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18: Sounding of the Trumpets (Rev 8:1-9:21)
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18: Sounding of the Trumpets (Rev 8:1-9:21)

The Basics


After the opening of the sixth seal, John saw the sealing of the 144,000 and the presence of the great multitude before the throne and the Lamb. This interlude has ended, and the seventh seal is to be opened. Within the seventh seal are the seven trumpets of judgment. As you study and interpret John’s vision of the calamities, focus on the overall progression of events, the unfolding of God’s plan and purpose, as well as the intended message for us without necessarily figuring out what each of the elements symbolizes.

Key Verse

“When He opened the seventh seal, there was silence in heaven for about half an hour. And I saw the seven angels who stand before God, and to them were given seven trumpets” (8:1,2).

Did You Know…?

1.         Trumpet (8:2): “In OT times the trumpet served to announce important events and give signals in time of war.” 13/1934

2.         Altar (8:3): “The Altar of incense, called also the golden altar to distinguish it from the altar of burnt offering, which was called the brazen altar. Ex. 38:30… That in the tabernacle was made of acacia wood, overlaid with pure gold. In shape it was square, being a cubit in length and breadth and two cubits in height. Like the altar of burnt offering it had horns at the four corners, which were of one piece with the rest of the altar. This altar stood in the holy place.” 6/33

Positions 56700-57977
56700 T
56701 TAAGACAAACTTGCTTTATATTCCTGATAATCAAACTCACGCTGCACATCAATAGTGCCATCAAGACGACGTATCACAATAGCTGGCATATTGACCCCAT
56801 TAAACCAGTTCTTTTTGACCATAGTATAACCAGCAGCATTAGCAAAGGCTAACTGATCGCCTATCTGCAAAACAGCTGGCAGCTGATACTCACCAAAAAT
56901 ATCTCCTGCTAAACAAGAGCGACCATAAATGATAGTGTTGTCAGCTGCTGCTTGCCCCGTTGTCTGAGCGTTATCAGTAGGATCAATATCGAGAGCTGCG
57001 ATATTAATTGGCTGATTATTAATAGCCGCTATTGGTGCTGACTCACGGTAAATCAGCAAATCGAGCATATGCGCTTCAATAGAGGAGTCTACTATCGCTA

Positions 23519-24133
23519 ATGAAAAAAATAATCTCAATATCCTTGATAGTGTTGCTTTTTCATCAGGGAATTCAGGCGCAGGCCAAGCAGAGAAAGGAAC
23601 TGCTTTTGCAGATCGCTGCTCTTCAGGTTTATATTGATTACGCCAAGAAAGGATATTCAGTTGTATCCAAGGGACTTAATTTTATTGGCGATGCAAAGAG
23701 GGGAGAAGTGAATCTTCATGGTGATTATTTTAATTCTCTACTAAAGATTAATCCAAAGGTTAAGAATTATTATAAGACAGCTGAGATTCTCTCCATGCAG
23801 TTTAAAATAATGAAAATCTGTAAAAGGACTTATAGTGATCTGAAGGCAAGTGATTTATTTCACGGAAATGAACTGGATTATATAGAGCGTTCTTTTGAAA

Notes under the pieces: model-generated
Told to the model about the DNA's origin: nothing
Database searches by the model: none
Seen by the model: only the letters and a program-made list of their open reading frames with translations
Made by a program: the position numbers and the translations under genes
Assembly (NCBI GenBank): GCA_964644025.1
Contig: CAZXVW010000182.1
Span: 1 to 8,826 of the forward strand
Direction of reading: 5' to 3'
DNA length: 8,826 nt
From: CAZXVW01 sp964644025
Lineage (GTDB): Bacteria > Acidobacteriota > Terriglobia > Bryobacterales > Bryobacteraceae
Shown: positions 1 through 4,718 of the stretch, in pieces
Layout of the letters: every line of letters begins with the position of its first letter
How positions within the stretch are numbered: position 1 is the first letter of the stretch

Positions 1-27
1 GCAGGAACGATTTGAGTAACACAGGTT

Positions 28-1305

3.         Censer (8:3): “A fire pan used to hold live charcoal for the burning of incense (cf. Ex 27:3; 1Kgs 7:50).” 6/110 “A small portable vessel of metal fitted to receive burning coals from the altar, and on which the incense for burning was sprinkled.” 13/1934

4.         Wormwood (8:11): “This plant is distinguished for its bitter juice (Lam 3:15)…The Bible refers for wormwood—along with gall and hemlock—to signify bitterness….” 5/254

5.         Bottomless pit/Abyss (9:1): “Conceived of as the subterranean abode of demonic hordes (see 20:1; Lk 8:31). The Greek word means “very deep” or “bottomless,” and is used in the Septuagint (the Greek translation of the OT) to translate the Hebrew word for the primeval deep (see Gen 1:2; 7:11; Pr 8:28).” 13/1934

6.         Locusts (9:3): “Locust plagues are one of the severest plagues of mankind. The imagery of locusts, appearing like armies, advancing like a cloud, darkening the heavens, and sounding like the rattle of chariots, goes back to Joel’s vision of the locust army that came on Israel as a judgment from God (Joel 1:4; 2:4-10).”9/493

7.         Scorpions (9:3): “Large spider-like organisms that injure or kill by means of a poisonous barb in the tail.” 13/1935